The California Supreme Court upheld a law supporting higher education for undocumented students, which includes noncitizens and nonresidents, in a ruling last Monday.

The court unanimously backed the California Immigrant Higher Education Act — also known as AB 540 — which allows select California nonresidents to pay in-state student fees when enrolled in a public state college. The lawsuit challenging the law asked that illegal immigrants who currently benefit from AB 540 — but cannot receive any form of financial aid — to pay out-of-state tuition.

Robert Martinez and forty-two other U.S. citizens filed the lawsuit challenging AB 540 in 2005 under the stipulation that the law excludes nonresident U.S. citizens.

Although the law benefits undocumented students, two-thirds of recipients since the 2002-03 school year have been documented students, according to a UC Office of the President press release. Additionally, 80 percent of the students who qualified for exemptions in the 2008-09 school year were either citizens or legal residents.

UC spokesperson Ricardo Vazquez said the university admits students based on academic record, not citizenship status.

“Whether or not the student is undocumented or not is not part of the admissions criteria,” Vazquez said. “So the student is admitted on the strength of their academic record. These are students, some of whom are undocumented, who qualify for AB 540, who through their persistence and great academic record have been accepted to the UC system.”

Only students who graduated from a California high school attended for at least three years qualify for AB 540.

Associated Students External Vice President of Statewide Affairs Doug Wagoner, a third-year history major, said providing a more affordable education to undocumented high school graduates does not violate federal law.

“I think that it is a really positive step for the situation of undocumented students in California, and I’m just really happy that the California Supreme Court sees the value in these students and their contribution to our state of California,” Wagoner said. “These students are hardworking individuals, some of the hardest-working individuals. I think it’s just really important that we keep prioritizing affordable higher education for everyone who wants it in the state of California.”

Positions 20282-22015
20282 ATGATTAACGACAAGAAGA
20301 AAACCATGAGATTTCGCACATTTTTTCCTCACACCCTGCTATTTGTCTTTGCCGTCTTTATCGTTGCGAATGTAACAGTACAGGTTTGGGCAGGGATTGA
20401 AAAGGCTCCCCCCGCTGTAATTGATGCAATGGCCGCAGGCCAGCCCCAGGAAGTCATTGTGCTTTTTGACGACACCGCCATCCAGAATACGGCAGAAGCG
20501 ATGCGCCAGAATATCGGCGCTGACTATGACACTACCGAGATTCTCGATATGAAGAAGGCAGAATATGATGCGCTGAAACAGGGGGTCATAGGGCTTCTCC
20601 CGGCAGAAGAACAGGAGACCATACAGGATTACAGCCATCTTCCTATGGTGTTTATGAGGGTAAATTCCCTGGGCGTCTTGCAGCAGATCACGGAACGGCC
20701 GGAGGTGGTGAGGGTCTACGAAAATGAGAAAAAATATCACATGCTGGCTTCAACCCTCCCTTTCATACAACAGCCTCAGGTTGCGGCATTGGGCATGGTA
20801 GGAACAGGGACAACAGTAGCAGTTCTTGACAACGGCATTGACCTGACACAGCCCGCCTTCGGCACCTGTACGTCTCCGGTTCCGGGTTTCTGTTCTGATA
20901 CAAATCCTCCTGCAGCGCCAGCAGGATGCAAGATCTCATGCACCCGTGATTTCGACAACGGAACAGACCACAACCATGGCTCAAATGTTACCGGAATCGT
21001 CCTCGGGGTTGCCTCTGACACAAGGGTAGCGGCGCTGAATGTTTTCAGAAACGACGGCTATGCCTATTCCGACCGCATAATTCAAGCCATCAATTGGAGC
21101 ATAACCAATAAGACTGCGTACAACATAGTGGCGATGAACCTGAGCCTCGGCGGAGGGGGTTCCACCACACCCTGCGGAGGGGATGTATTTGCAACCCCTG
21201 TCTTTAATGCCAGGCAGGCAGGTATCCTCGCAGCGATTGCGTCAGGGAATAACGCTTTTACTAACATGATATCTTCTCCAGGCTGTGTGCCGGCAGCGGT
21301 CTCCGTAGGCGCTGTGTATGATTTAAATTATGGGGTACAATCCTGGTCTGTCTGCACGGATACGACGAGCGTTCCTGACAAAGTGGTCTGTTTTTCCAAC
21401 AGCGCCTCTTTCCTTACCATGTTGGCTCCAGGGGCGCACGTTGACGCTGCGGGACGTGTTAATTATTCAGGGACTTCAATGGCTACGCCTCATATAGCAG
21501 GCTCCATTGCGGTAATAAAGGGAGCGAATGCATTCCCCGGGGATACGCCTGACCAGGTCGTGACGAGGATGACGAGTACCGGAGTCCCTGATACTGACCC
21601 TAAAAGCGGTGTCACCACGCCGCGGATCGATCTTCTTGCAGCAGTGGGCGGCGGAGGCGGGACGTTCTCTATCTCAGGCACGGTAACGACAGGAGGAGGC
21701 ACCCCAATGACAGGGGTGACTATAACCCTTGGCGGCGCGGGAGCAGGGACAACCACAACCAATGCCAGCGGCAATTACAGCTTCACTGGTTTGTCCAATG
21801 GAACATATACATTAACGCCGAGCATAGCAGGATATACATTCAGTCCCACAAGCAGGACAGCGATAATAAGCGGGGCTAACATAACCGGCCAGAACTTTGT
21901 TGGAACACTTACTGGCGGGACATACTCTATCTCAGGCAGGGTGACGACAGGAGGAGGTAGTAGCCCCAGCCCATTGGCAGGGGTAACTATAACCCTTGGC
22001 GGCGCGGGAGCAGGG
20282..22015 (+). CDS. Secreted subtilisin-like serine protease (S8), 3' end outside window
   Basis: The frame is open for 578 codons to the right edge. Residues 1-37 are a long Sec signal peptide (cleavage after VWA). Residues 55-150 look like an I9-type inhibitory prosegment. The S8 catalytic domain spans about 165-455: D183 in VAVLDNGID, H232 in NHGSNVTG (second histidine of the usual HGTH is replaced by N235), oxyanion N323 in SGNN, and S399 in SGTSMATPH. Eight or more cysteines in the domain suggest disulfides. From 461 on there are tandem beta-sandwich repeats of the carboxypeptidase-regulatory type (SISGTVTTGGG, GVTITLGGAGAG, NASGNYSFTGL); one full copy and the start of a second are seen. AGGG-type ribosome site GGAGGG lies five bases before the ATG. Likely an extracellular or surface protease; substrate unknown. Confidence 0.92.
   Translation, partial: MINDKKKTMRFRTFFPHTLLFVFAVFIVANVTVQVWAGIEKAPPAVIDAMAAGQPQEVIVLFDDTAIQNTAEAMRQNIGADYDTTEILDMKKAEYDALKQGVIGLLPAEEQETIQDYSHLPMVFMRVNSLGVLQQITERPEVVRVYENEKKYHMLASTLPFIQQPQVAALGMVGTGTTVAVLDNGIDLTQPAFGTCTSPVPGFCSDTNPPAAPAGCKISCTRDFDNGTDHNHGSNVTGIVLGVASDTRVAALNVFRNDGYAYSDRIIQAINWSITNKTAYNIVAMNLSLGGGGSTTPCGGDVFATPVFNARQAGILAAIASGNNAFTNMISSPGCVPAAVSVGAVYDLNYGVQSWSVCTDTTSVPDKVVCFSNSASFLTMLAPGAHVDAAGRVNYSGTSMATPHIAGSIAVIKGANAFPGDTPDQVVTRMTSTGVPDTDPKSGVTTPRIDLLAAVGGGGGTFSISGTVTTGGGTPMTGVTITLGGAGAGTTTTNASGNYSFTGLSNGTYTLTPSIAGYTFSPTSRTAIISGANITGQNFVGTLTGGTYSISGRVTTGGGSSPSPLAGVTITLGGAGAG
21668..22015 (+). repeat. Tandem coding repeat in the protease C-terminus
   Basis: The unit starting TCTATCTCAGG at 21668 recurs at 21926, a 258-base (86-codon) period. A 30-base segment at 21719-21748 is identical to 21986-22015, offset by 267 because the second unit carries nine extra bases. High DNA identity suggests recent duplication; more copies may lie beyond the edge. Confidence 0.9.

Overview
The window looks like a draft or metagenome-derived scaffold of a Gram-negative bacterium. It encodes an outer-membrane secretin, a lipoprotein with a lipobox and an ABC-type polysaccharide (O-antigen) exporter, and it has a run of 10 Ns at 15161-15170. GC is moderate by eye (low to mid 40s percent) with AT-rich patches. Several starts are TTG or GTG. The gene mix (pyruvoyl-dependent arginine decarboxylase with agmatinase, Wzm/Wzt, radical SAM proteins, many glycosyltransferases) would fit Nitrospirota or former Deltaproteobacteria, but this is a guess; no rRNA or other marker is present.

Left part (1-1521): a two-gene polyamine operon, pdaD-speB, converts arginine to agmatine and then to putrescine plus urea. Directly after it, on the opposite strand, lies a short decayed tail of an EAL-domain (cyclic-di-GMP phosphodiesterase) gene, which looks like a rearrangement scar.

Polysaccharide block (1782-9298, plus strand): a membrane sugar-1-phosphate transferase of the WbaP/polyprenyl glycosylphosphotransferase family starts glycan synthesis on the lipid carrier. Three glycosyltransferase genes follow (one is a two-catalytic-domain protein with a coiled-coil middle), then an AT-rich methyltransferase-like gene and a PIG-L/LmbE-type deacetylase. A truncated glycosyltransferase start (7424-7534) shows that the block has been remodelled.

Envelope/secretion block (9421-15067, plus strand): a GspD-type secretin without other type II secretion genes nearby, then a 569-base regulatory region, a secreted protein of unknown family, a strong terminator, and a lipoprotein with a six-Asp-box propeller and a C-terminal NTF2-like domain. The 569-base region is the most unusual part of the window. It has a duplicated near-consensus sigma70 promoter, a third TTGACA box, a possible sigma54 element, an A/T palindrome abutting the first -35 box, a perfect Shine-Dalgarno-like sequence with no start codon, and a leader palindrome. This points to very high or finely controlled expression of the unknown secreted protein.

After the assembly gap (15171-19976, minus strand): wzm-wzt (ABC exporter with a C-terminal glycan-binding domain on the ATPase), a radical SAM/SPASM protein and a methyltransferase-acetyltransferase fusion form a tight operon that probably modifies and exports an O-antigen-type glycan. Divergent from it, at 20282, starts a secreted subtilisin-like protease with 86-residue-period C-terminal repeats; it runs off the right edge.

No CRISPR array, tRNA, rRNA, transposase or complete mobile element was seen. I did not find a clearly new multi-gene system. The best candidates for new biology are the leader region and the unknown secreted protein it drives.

Undocumented student Nayra Pacheco, a third-year history and environmental studies major, said she wouldn’t be able to afford a college education if the court had reversed AB 540.

“I’m really happy that it did get upheld,” Pacheco said. “I’m one of the students that falls under the eligibility requirements of AB 540, meaning that I wouldn’t be at UCSB if AB 540 wasn’t upheld, period. There are many students in the exact same position I am. It definitely provides access to some institutions we wouldn’t normally have access to.”

Pacheco added that she joined a campus support group for undocumented students to promote campus diversity.

“As many students would assume, it’s made out to be a more Latino issue, but we have members from all over the world, not just Mexico,” Pacheco said. “We have people from Belize, from Canada, who are here as undocumented students and contribute to our diversity here on campus.”